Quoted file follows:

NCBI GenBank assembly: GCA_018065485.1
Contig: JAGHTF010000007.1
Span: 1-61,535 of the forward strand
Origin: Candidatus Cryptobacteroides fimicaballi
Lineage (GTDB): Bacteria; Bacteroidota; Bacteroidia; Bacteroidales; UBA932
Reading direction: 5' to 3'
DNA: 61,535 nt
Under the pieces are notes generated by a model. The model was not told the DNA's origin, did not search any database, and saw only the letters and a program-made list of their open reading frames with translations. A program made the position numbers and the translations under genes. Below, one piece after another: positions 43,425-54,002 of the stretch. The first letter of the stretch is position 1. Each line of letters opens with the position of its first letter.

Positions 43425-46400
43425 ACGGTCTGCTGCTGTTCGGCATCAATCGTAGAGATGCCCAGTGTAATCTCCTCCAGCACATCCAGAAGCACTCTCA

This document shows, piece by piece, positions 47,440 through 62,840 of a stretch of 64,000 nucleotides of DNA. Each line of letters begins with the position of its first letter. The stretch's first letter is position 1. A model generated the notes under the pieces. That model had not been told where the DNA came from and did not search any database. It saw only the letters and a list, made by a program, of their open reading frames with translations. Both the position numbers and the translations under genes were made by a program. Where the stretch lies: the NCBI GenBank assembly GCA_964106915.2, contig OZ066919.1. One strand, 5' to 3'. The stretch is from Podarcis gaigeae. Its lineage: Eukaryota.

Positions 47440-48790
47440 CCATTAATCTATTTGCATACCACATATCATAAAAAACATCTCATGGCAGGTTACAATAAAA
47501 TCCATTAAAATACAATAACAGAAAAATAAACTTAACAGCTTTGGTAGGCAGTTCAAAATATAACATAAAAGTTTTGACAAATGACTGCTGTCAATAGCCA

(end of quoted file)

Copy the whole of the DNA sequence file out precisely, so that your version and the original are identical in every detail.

NCBI GenBank assembly: GCA_018065485.1
Contig: JAGHTF010000007.1
Span: 1-61,535 of the forward strand
Origin: Candidatus Cryptobacteroides fimicaballi
Lineage (GTDB): Bacteria; Bacteroidota; Bacteroidia; Bacteroidales; UBA932
Reading direction: 5' to 3'
DNA: 61,535 nt
Under the pieces are notes generated by a model. The model was not told the DNA's origin, did not search any database, and saw only the letters and a program-made list of their open reading frames with translations. A program made the position numbers and the translations under genes. Below, one piece after another: positions 43,425-54,002 of the stretch. The first letter of the stretch is position 1. Each line of letters opens with the position of its first letter.

Positions 43425-46400
43425 ACGGTCTGCTGCTGTTCGGCATCAATCGTAGAGATGCCCAGTGTAATCTCCTCCAGCACATCCAGAAGCACTCTCA

This document shows, piece by piece, positions 47,440 through 62,840 of a stretch of 64,000 nucleotides of DNA. Each line of letters begins with the position of its first letter. The stretch's first letter is position 1. A model generated the notes under the pieces. That model had not been told where the DNA came from and did not search any database. It saw only the letters and a list, made by a program, of their open reading frames with translations. Both the position numbers and the translations under genes were made by a program. Where the stretch lies: the NCBI GenBank assembly GCA_964106915.2, contig OZ066919.1. One strand, 5' to 3'. The stretch is from Podarcis gaigeae. Its lineage: Eukaryota.

Positions 47440-48790
47440 CCATTAATCTATTTGCATACCACATATCATAAAAAACATCTCATGGCAGGTTACAATAAAA
47501 TCCATTAAAATACAATAACAGAAAAATAAACTTAACAGCTTTGGTAGGCAGTTCAAAATATAACATAAAAGTTTTGACAAATGACTGCTGTCAATAGCCA